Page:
How to Master the D-Ball Crawl for Harder, Stronger Abs and Full-body Co-ordination - Men's Health Magazine Australia

How to Master the D-Ball Crawl for Harder, Stronger Abs and Full-body Co-ordination

Sit-ups certainly have a place, but for a strong midsection that can transfer serious power, it’s well worth making this your go-to move.

It can be easy to forget that a muscled midsection is good for more than just showing off in a well-heated gym. The D-ball crawl trains your core to do what it’s designed to: that is, transfer power from head to toe, and back again.

“By alternating between pushing, pulling and stabilising, you ensure you hit those muscles from all angles,” says fitness expert Andrew Tracey, “which teaches your core
to do its job much more effectively than crunches and planks ever could.”

The crawl position forces your trunk to stabilise. In the ‘push’ it has to transfer power from your legs through to your shoulders and arms to drive the ball away; in the drag back it contracts, crunch-style, to pull the ball back in. “It’s the full package,” says Tracey.

It works more than what you see in the mirror, improving balance and coordination. “The carry over to other lifts – and everyday life – is huge with this move,” says Tracey.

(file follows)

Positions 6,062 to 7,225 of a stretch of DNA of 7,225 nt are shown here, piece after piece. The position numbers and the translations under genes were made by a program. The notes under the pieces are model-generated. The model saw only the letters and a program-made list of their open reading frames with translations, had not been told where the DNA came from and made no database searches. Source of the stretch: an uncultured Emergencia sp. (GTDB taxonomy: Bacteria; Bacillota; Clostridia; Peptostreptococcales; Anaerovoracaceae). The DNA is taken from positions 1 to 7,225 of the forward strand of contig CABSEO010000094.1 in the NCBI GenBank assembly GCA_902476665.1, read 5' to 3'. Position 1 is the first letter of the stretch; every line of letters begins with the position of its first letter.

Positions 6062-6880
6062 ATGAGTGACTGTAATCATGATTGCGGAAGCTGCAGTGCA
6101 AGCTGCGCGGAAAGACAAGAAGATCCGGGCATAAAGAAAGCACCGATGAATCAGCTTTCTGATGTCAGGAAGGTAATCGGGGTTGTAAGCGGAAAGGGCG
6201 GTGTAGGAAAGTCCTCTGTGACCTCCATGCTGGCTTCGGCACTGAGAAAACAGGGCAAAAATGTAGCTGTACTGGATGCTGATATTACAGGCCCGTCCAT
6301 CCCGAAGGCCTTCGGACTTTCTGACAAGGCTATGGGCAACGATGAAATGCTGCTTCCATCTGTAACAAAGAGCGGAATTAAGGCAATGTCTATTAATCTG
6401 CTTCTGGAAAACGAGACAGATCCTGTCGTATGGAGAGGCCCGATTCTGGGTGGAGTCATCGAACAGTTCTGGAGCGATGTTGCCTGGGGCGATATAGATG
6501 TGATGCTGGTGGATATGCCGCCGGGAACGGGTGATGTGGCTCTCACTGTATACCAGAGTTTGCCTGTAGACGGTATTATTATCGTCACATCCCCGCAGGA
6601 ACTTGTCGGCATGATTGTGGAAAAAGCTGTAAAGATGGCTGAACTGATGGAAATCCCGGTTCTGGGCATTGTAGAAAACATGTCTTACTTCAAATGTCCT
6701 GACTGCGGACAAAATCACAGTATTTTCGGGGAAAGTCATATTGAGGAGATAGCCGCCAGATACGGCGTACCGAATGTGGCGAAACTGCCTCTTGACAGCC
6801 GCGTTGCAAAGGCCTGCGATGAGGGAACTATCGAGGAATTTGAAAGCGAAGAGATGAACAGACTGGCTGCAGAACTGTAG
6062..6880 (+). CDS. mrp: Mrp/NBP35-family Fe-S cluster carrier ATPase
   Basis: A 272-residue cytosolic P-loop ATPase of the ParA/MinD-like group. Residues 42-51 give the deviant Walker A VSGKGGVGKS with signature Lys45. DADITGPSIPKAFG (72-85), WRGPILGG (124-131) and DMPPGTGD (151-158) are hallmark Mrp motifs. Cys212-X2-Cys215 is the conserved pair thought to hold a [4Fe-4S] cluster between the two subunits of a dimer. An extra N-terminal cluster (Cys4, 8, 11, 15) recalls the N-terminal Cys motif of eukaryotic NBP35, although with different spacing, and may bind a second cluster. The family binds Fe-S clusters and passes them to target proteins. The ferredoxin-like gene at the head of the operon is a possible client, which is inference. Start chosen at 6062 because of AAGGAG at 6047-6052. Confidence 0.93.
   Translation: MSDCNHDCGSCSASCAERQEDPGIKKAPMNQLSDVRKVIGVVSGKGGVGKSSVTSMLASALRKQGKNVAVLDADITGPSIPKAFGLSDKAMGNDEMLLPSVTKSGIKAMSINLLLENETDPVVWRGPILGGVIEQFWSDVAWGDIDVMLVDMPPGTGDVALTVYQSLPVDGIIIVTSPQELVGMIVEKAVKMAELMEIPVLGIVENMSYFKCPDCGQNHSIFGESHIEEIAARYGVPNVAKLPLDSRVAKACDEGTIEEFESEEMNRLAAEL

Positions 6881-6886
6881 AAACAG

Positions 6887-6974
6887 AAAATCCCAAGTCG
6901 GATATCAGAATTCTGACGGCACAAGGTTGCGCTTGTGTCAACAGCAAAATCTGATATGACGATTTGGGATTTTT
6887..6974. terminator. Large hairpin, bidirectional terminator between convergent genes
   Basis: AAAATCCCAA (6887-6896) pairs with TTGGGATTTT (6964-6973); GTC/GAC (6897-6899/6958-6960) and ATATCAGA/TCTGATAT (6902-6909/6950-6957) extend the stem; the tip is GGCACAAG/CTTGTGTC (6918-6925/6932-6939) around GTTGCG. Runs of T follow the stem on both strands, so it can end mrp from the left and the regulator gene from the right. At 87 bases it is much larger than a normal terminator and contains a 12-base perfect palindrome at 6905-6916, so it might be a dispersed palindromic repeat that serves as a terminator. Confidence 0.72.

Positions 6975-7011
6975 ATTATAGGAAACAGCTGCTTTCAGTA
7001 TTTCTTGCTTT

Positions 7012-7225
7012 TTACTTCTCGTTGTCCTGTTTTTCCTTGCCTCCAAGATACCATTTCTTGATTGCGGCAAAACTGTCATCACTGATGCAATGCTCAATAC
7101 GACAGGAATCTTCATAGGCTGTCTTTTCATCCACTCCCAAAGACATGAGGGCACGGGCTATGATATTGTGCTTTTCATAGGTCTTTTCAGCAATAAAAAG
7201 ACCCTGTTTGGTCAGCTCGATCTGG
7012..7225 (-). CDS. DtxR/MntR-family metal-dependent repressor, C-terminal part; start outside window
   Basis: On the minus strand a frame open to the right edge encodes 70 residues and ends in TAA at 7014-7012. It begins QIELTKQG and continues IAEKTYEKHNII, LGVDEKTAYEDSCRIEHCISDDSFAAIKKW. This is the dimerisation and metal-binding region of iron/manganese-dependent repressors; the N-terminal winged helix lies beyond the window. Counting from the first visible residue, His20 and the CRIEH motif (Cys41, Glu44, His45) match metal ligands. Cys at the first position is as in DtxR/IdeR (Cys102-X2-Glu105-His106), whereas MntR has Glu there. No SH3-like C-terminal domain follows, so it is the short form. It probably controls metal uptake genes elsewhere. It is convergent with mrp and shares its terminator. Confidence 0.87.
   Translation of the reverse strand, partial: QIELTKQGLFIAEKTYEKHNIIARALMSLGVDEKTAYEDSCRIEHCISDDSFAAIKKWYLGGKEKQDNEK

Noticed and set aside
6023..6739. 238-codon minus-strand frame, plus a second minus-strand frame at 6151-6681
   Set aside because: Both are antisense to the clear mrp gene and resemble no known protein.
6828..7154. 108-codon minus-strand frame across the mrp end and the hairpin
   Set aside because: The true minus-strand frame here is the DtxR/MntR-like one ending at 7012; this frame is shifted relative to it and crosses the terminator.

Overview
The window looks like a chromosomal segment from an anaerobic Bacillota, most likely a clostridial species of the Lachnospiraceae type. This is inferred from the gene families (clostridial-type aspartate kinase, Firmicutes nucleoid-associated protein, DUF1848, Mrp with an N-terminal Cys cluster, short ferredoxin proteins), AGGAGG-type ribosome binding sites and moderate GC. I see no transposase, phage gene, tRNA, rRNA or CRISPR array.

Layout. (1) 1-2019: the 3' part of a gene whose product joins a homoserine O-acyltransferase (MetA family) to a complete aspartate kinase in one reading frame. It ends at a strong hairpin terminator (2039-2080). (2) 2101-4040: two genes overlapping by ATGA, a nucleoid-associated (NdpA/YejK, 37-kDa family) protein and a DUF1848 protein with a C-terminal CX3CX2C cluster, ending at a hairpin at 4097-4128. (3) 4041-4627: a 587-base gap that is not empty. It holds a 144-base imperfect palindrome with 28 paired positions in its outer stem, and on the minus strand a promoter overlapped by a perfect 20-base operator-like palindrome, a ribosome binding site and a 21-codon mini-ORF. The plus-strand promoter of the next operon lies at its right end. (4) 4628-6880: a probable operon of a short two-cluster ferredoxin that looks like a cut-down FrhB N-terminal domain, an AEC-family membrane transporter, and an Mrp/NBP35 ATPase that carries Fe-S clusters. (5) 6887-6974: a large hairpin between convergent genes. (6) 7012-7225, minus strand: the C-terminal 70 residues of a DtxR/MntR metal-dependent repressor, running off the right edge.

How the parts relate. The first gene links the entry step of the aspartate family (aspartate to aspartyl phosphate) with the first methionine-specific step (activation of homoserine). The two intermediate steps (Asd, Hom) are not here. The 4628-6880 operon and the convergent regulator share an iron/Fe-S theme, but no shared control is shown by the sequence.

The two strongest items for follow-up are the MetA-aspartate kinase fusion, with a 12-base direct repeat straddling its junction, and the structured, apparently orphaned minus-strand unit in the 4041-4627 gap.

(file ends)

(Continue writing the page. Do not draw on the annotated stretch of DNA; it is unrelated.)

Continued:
d-ball crawl

1. FOUR TO the FLOOR

Drive your hands and feet into the floor, knees up 5-10 centimetres. Start with a heavy ball in front of you. Crawl forwards on your hands and toes so that the ball ends below your chest.

d-ball crawl

2. ROLL DEEP

With a flat back, roll the ball forwards with your right hand. Keep tension in your body as you crawl forwards on your toes, finishing over the top of the ball, two ‘steps’ from your starting position.

3. KEEP ROLLING

Repeat with the other arm. Alternate, steadily driving the ball forwards for 10, 15 or 20m. Keep your hips low and core tight. Focus on pressing through your entire body, not just your arms.

d-ball crawl

4. BRING IT BACK

After you’ve covered your distance, stop, reset and reverse, crawling back. Roll the ball back towards the midline of your body. Alternate arms with each step. Once again, try to focus on contracting your abs.

By Andrew Tracey

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